Taking the Time

Kate and friendThis is a story about “Taking the Time”. Ironically, I have wanted to share this for over two years, but never found the time to write it down. So I thought, what better time to do it then during our #BackyardHeroes campaign.

This true story begins like many other mothers' weekday mornings do; running around trying to get ready for work while also trying to “herd the cats”; otherwise known as my two young children. Most parents can probably relate and know where my head was on this particular morning- I honestly did not think I had any extra time or energy to give.

As my morning progressed and we were finally in the car driving, I notice roadkill; it was an opossum. I gave it a slow look and could see it was definitely dead, but it didn’t look too “smooshed”. Sorry for my lack of words but you get the picture. As I drove by it I began to wonder if it was baby season or not. Just an FYI, opossums carry babies on them or in their pouch, they are our only marsupial in the US, so even if the mom is dead, the babies may not be. I had been driving quickly and didn’t see any babies near her. As I kept driving, these questions of whether or not there were babies in her pouch started to bother me and a conflict took place in my head. The conflict was to stop and look or get to work on time. The only reason this was an issue was because I was still fairly new at the job and worried about being late. I have these little conflicts in my head all the time and I know by now that if I didn’t stop to look I’d worry about it all day wondering; what if?

On my way back I drove by even slower to take another peek; now I had a better view of the belly and saw a tiny pink baby! I pulled over, checked for cars and got out to take a look - thankfully it was a quiet residential road. As I looked closer I saw the pouch moving. Holy cow, I thought to myself, she has babies and they are still alive. Picking her up by the tail I got her off the road and away from traffic, she was stiff but the babies were still moving. I called the local wildlife rehabber and explained the situation. The wildlife rehabbers are awesome people so I knew they could save the babies. The problem was that they were located 45 minutes away and now I knew I was going to be late for work!

After putting the momma opossum in the car I headed to work, which coincidentally was in the same direction as the rehab facility. When I pulled up to see my boss outside I explained to him that there was a dead opossum in my car with a pouch full of live babies. I actually cringed at those words coming out of my mouth, “I have a dead opossum in my car with a pouch full of live babies”. Who says that!?  I stood there wondering what he would think because for most of the population this is just something people don’t get involved with or even give a second thought. Luckily, he said to go and do what I needed to do. Phew! I thought to myself. After that the morning got even easier, someone from the Wildlife Rehab said he could meet me halfway! We met at a highway gas station and I pulled out $20 to give to the wildlife rehabber and sent them on their way.  Just another heads up, you should leave some money with rehabbers when dropping off animals, they rely on donations to work their magic, saving all those animals.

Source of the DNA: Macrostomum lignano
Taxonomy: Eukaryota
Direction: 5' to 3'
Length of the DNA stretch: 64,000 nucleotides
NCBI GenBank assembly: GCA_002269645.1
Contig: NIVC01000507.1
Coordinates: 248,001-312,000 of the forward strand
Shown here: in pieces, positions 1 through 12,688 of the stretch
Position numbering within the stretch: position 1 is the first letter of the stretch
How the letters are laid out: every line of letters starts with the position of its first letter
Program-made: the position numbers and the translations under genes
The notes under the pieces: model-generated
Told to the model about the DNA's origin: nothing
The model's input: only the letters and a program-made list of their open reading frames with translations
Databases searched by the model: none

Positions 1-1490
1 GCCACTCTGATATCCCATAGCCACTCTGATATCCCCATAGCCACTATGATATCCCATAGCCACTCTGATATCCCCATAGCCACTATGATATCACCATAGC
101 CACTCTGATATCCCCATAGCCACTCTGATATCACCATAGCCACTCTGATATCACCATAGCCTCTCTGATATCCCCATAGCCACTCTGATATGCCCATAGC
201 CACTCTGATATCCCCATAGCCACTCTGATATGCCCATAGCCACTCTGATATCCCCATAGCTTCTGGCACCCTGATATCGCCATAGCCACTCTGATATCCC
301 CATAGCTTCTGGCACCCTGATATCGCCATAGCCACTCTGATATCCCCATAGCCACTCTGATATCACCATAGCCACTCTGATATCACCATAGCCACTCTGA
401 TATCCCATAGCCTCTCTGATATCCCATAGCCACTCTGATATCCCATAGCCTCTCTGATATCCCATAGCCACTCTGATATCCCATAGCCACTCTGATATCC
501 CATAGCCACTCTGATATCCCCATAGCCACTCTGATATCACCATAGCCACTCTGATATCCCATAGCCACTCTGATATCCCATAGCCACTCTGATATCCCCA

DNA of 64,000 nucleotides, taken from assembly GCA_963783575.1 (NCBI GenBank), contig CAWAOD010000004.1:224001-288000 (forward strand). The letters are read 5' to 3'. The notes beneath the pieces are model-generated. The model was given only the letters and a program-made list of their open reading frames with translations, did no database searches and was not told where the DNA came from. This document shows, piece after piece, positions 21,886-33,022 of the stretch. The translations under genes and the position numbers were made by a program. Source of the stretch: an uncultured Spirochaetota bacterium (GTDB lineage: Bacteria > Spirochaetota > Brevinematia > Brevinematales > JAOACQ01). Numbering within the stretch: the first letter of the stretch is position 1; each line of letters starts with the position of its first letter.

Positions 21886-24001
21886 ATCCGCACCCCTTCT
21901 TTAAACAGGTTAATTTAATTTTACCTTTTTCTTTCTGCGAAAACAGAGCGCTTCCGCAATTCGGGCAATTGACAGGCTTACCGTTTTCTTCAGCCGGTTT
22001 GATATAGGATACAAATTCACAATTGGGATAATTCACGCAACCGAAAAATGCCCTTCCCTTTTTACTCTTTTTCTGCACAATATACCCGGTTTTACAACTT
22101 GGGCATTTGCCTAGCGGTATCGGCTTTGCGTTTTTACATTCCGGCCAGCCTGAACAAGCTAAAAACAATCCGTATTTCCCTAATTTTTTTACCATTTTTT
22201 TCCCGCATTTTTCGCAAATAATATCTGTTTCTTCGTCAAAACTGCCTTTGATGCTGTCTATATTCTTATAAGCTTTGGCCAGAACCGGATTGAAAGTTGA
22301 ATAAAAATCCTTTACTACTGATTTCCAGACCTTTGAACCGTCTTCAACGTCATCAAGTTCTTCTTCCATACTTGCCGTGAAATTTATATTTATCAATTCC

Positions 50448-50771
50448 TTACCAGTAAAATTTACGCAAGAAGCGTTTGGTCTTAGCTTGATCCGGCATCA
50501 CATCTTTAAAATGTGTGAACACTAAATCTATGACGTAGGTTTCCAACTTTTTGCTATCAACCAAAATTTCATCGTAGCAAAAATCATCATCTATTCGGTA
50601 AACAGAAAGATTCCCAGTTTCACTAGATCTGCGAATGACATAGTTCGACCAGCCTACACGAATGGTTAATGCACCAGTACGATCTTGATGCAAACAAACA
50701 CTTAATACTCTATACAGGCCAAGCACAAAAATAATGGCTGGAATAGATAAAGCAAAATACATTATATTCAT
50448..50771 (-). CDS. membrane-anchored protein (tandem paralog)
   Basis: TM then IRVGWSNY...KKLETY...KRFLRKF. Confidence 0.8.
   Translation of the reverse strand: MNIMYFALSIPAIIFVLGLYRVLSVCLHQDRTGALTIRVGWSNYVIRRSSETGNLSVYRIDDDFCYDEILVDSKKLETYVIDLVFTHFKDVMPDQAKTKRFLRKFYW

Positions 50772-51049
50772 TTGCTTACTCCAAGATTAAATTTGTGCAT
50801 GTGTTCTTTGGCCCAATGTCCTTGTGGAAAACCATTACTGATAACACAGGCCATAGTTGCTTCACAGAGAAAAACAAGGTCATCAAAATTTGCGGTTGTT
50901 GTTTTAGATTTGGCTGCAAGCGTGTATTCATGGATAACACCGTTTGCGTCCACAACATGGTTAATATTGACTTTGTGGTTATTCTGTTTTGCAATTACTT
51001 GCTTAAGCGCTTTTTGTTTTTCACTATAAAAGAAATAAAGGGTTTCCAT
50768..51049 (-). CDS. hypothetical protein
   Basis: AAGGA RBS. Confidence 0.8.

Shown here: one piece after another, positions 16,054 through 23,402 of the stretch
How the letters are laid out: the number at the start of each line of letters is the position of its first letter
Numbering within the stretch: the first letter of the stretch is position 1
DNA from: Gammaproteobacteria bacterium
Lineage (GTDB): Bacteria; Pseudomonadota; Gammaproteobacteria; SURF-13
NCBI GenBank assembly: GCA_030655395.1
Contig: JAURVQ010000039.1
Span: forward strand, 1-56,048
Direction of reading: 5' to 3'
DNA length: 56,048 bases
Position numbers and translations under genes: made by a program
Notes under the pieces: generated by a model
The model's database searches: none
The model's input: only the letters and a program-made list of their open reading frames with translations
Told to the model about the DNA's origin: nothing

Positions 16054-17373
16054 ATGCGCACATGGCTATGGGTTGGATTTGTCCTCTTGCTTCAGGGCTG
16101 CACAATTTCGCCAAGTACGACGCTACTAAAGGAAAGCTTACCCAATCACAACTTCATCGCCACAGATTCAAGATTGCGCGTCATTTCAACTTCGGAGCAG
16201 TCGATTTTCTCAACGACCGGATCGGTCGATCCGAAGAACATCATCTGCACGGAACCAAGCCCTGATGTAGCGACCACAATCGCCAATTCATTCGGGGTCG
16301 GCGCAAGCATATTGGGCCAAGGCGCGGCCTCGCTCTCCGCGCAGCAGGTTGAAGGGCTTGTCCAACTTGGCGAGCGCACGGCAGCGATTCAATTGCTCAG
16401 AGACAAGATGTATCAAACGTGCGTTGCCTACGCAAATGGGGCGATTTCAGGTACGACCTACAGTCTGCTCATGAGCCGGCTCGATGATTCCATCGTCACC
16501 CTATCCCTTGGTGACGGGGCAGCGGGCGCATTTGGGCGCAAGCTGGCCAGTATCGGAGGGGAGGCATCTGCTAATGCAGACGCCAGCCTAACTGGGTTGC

I’ll tell you what, I felt like the best human being on the entire planet that day. Here were 5 tiny lives trapped inside their mommy’s pouch with cars zooming by and now they are safe in the wild somewhere living out their lives. The last gift their mom gave them was a safe place to live until someone noticed, someone cared, and someone took the time.  

I think the funniest part of the story came a couple weeks later when my boss stopped me to talk at work. He told me he was on the phone the other day with a man we do business with and the guy said to him, “I can’t talk right now, you wouldn’t believe me but I got a opossum in my car right now.” My boss just replied “you aren’t the only one” and laughed.

Key parts:

1.) Appreciate animals, learn more about them and then share that information! Not everyone loves opossums, but they are super cool animals!! I have to thank my years working at Wildlands Conservancy for my love of opossums. We had a non-releasable opossum that we used for educational programs. 

2.) Know where you can take animals to and save their number in your phone. In this story Red Creek Wildlife Center in Pennsylvania was the wildlife rehabbing heroes.

3.) Be safe, if you are going to do this, roads must be safe and you must not handle rabies vector species without a super safe plan. Learn about this!!  If you do not feel comfortable rescuing the animal yourself call a wildlife rehabber!  If you find an orphaned animal, call them too because not all animals are truly orphaned.  Some moms, like bunnies return to nurse after long periods away while others may just be learning to fly and mom is nearby.

4.) Donate to these heroes that do what we can’t do. Feeding babies every 2 hours; every day, every year, is pretty much a superhero in my book. Not to mention handling animals that have claws and teeth who are scared and in pain.

5.) Don’t be afraid of what people will think, you aren’t the only one, even if it feels like it.

6.) Take the time!!  In the time of fast everything and squeeze everything in you can, take the time!!  Situations like these are better for your soul then everything else you are worried about that day.

And finally be #BackyardHeroes

By: Kate H.

Edited by Maile and Fallyn


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